by Jeffrey Gitomer
Published: February 12,2001
“Your price is too high!”
How many times have you heard that statement? And how many times have you been frustrated? And how many times are you going to lose sales because of it? And how many times does a guy with a higher price than yours come in and make the sale? A: Too many.
Price is only one factor in the scheme of selling, but it seems to be the most talked about because it is the most often heard (stated, hated, lied about) objection.
In my experience the price objection is valid less than 50% of the time it is used. (Please note this does not include the “send me your proposal, we’ll pick the lowest price regardless of quality,” scourge of American business.)
When the customer says your price is too high what they’re really saying is some combination of:
1. My perception of your value is lower than my focus on your price.
2. You have failed in your effort to distinguish or differentiate yourself from those who seek to sell the same thing that you do.
2.5 You’re foolish enough to believe me, and you accept the objection as a defeat rather than an opportunity to prove or improve your position.
NOTE: Some people only buy price. Avoid them. Lowest price means lowest profit. Let’s take an example. The biggest most competitive sales market in America is insurance. Everybody hates it, everybody hates to buy it, everybody needs it, everybody needs to buy it. If I say insurance, and I also say “necessary evil,” a smile comes to your face and a nod comes to your head.
The most interesting thing about insurance is that it basically all costs the same. The only difference in price, or should I say “the apparent price,” is the type of coverage offered and the amount of coverage offered and the deductible attached thereto.
My friend and insurance agent, John Cantrell, called me the other day and said, “Jeffrey, I’m bidding on a big deal with several other insurance agents and my price will be higher than the others. What should I do?”
My answer was simple and swift. Sell your value and sell yourself, or lose the sale to someone who’s not as good as you are, but has a better price.
John was selling property and casualty insurance, and I asked him to break the sale down. I made him WRITE DOWN the elements besides price that the customer was paying for.
TAKE ACTION NOW: What are your customers paying for? If you write down each element, you’ll uncover the value pieces and the reasons they buy from YOU! Take a look at the “insurance” model below, and then create your model. Your answers will create new, and powerful reasons for the customer to buy other than “price.”
When you buy insurance, you’re paying for:
1. The protection need of the person — The first thing in the battle for any sale is to discover what the customer needs to buy and what the customer wants to buy.
2. The coverage of the policy — The second thing in the sale is to tell the customer what he or she is actually buying, and if you are astute as a seller, there’s always a spreadsheet of subtleties that you can communicate to the buyer where the nuance of the product differs. Ever read an insurance policy? Of course not, no one does. When the average person has a claim, they can’t even FIND their insurance policy. The time to find out if you are covered is before you have a claim, not after. The customer needs to know what they are getting for their money.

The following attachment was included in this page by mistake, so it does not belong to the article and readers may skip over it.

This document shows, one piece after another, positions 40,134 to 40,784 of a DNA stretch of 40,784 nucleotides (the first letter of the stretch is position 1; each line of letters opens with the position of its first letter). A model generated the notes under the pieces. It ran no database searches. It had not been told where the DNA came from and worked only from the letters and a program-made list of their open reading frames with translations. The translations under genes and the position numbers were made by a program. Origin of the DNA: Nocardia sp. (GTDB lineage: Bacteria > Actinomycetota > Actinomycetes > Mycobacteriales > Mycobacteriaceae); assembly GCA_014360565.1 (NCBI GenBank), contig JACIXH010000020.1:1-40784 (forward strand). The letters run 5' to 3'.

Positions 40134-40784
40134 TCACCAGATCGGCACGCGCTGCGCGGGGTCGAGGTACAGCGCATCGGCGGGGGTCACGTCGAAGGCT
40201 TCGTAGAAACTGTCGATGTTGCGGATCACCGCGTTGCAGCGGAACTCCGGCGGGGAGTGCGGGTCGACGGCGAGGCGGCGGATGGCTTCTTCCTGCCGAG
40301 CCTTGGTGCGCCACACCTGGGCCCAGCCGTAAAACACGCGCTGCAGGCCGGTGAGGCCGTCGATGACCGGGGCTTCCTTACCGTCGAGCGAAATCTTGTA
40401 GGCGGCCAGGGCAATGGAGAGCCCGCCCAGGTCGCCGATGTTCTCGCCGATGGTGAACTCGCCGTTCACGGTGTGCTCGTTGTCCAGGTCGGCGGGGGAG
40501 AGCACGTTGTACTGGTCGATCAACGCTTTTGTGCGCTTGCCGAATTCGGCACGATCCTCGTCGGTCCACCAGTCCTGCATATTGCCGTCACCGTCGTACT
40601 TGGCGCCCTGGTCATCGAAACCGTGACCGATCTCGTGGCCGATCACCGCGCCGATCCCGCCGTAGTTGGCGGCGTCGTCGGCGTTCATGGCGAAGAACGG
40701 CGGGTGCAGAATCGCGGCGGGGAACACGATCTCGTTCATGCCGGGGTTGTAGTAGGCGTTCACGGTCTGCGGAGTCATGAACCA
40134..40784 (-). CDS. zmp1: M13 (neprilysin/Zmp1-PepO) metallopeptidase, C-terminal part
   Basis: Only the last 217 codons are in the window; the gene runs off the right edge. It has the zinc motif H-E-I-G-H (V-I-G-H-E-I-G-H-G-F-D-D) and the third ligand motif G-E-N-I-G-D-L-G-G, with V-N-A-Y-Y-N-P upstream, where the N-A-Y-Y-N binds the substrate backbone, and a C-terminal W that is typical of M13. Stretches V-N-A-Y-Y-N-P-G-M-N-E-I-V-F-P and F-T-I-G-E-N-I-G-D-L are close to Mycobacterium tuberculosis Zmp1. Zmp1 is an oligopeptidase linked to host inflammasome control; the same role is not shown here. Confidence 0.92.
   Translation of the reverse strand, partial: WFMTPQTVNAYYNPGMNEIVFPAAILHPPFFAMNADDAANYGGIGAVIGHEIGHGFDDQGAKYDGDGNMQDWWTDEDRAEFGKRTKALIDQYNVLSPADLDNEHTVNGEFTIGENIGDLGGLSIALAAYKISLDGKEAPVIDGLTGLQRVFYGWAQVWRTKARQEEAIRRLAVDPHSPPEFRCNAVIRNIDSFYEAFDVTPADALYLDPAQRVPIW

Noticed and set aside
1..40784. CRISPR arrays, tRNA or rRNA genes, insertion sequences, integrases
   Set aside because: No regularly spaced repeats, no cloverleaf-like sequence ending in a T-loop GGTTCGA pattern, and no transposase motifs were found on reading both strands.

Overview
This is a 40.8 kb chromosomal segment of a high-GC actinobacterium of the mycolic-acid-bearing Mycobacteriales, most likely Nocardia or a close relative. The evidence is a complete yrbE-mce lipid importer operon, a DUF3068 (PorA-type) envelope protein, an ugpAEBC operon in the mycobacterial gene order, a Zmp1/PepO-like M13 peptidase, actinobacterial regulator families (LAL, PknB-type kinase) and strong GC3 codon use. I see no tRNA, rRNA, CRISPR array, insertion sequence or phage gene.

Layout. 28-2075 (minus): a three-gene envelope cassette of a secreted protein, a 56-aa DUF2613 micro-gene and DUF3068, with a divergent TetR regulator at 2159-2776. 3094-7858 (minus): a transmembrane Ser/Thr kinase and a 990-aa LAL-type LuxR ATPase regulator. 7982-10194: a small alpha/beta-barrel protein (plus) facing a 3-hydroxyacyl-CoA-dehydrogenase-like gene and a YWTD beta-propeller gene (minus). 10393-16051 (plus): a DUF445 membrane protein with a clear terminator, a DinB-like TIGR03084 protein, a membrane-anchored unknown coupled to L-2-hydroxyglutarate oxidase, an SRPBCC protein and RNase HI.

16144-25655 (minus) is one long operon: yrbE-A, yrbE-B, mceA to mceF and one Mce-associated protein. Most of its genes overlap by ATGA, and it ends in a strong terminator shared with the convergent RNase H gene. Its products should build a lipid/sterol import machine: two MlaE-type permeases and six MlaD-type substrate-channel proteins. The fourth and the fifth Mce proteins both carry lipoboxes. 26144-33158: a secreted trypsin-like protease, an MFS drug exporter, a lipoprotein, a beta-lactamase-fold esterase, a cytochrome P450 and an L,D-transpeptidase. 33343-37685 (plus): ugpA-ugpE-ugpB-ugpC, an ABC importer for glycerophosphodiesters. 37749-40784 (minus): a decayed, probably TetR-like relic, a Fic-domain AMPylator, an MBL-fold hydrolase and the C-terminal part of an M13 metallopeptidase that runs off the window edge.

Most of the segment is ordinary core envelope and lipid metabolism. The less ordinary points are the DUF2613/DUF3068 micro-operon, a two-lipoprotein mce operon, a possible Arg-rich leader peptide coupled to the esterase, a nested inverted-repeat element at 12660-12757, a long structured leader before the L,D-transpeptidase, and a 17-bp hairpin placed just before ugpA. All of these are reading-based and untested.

3. The insurance agent for reliable insurance information — The person the customer must trust in order to feel comfortable about buying. John’s job as an insurance salesperson is the same as your job as a professional salesperson: get the customer to buy YOU. If they like you and they trust you and they believe you and they have confidence in you they are more likely to buy from you regardless of your price.
4. The “claim” if you ever need it — Which brings me to the final chapter “service.” After the sale has been made, that’s when the service kicks in. Insurance companies have the unfortunate reputation of fighting all claims and denying them whenever they have the chance.
5. “Me” — the biggest factor. How many customers buy from you BECAUSE of you? There’s a clue, Bubba. You are the added value (or the reason the customer buys from the competition).
All insurance prices are about the same when you get apples to apples. And they’re the same with what you sell. The difference in VALUE is the person who is selling it. That would be you.
“That product’s been discontinued.” “That salesperson is no longer with our company.” “That company is no longer in business.” Those are all words associated with lowest price. There’s an old saying that says “you get what you pay for.” Let me add to that, you don’t get what you don’t pay for. So, to the salespeople of America: differentiate yourself with value. And to the customers and consumers of America: don’t look at the price, look at the cost. The difference between price and cost is value. Ask anyone who drives a Ford Taurus. Ask anyone who drives a Mercedes-Benz.
All you have to do to make the sale is out-value the other guy that’s trying to out- price you! Be the value! Not the price.
Free GitBit — Want a real world example of the “value” not “price” sale? Go to www.gitomer.com — register if you’re a first time user, and enter the words INSURANCE VALUE in the GitBit box.
Jeffrey Gitomer, author of “The Sales Bible,” and “Customer Satisfaction is Worthless, Customer Loyalty is Priceless,” is president of Charlotte-based Buy Gitomer. He gives seminars, runs annual sales meetings and conducts training programs on selling and customer service. He can be reached at (704) 333-1112.
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